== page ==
black-and-white landscape photographs of the American West, especially Yosemite
National Park, have been widely reproduced on calendars, posters, and books. He
was born February 20, 1902. Adams was born in the Western Addition of San
Francisco, California, to distinctly upper-class parents Charles Hitchcock Adams
and Olive Bray Adams.…
Ansel Adams had become an environmentalist during this time and used his photographs as a record so that we could see what many of these national parks looked like before human traveling and intervention.
Ansels style was to photograph anything related to the environment like rocks, mountains and trees.…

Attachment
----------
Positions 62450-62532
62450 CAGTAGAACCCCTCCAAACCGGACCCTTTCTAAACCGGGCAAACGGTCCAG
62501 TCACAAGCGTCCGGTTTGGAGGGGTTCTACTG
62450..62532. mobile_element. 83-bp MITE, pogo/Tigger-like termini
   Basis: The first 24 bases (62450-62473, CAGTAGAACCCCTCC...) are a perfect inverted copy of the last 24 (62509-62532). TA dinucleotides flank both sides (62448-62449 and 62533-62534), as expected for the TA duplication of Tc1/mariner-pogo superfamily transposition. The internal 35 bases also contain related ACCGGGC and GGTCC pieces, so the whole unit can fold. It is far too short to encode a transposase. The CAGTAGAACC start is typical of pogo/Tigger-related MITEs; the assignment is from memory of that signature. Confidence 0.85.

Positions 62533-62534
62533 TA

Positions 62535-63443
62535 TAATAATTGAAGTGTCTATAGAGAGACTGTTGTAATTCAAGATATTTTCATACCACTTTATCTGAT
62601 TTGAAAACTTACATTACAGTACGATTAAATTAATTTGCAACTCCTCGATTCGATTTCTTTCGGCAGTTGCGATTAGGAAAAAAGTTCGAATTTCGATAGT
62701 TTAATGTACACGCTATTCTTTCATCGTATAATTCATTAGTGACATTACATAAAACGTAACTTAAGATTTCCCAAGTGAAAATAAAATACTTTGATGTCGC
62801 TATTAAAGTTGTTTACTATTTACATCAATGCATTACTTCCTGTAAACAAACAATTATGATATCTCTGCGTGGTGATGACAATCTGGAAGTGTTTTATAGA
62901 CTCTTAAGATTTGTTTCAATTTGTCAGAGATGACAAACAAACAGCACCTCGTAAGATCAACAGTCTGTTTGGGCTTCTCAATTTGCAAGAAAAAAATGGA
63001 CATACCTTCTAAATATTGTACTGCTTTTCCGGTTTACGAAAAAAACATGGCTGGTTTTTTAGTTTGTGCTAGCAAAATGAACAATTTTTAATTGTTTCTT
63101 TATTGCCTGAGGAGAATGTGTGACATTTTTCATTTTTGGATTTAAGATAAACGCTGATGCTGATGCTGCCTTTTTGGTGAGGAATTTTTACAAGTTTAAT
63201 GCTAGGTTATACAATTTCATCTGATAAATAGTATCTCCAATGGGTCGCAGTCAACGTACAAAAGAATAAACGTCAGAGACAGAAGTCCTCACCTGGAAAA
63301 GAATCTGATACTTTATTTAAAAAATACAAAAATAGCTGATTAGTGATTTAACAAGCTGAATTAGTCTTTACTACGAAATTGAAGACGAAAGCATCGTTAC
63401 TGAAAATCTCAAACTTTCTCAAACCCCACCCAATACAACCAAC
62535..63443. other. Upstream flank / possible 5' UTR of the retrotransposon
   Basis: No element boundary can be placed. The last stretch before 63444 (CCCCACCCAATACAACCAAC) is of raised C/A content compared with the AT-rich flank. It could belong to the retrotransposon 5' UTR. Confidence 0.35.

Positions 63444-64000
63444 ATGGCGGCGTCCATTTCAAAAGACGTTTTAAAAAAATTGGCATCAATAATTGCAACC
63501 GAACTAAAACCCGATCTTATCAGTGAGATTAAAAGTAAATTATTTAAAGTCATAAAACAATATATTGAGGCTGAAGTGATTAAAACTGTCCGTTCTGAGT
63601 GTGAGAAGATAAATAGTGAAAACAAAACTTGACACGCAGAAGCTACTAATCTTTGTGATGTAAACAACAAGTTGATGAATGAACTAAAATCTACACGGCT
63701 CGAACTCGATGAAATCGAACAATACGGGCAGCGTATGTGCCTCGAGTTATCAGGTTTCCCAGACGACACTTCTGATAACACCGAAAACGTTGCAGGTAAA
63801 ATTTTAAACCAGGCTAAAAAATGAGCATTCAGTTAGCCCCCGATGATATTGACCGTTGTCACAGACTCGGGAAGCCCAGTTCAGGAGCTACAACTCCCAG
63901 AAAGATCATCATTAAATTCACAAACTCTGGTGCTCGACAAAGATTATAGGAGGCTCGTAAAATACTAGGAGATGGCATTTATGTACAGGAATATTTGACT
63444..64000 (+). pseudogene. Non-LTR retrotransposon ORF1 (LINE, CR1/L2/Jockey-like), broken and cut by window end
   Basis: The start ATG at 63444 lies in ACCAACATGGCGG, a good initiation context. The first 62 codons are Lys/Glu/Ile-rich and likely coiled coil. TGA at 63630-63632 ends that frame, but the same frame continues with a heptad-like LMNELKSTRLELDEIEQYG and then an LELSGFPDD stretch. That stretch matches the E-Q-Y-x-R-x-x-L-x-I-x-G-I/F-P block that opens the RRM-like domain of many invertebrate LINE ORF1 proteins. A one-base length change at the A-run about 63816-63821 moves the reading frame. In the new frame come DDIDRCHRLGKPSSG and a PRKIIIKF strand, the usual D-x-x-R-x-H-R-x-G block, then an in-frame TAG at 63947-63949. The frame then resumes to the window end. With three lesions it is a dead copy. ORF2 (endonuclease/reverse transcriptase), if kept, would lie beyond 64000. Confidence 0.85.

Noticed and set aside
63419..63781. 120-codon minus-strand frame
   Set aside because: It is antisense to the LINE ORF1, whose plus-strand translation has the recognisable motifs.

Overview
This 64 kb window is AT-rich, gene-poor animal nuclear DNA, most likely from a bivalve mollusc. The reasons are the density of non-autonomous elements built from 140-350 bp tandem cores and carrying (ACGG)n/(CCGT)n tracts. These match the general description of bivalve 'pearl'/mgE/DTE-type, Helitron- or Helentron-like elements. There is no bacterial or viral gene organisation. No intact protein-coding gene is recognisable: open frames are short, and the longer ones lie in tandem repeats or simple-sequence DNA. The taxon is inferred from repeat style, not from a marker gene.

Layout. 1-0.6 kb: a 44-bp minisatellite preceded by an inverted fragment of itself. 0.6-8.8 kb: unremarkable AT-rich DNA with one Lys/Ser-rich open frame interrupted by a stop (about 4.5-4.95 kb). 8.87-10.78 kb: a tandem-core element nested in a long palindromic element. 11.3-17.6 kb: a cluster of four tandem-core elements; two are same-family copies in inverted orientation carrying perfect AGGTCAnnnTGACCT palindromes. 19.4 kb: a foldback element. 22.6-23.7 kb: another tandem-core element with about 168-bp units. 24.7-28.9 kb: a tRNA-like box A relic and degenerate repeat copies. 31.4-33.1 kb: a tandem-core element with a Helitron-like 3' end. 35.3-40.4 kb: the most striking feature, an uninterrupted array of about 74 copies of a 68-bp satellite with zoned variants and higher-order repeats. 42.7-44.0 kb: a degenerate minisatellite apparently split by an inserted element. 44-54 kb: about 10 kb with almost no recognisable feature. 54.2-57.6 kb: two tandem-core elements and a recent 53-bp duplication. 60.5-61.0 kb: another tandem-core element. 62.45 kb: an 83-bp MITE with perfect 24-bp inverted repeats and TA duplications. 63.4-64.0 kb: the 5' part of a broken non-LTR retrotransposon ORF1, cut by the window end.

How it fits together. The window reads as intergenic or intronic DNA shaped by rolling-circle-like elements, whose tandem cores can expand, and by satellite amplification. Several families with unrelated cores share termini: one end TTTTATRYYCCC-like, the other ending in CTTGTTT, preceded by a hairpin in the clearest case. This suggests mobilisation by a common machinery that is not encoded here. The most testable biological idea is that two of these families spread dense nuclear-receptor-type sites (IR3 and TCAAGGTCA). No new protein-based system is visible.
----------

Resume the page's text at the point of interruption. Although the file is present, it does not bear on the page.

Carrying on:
Ansel Adams even shows us in The Negative how to use it with point and shoot cameras! Ansel Adams chose to divide the range between white and black into about ten zones. Each is an f/stop apart. Color film and digital tend to have fewer zones, but that’s not important. What’s important is understanding how these zones relate to one another and how they change as they go through ach step of any photographic process.…
Lee Marie Hotchkiss
March 29, 2014
Heroes of the Wilderness
A hero is someone who works to change things toward a certain ideal or succeeds in making change, usually to the benefit of many others besides him or herself. Heroes come in just about every form and almost every group or cause has its heroes. One of the definitions for a hero is that they are someone who is “admired for qualities and achievements and is regarded as an ideal or model.’’ (New World Dictionary…